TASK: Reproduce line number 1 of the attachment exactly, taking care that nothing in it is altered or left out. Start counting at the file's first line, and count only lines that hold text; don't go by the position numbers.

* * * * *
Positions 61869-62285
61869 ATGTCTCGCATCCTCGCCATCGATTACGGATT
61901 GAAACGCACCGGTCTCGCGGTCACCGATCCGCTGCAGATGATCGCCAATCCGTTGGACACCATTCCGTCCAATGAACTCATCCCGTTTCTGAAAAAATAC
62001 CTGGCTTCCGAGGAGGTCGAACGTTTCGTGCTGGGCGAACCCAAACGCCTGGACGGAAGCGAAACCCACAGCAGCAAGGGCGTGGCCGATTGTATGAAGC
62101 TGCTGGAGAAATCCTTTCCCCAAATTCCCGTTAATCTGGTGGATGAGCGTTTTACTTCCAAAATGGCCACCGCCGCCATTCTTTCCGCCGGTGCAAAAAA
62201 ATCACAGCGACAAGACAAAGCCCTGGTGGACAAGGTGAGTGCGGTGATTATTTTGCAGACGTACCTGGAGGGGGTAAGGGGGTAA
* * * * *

Positions 61869-62285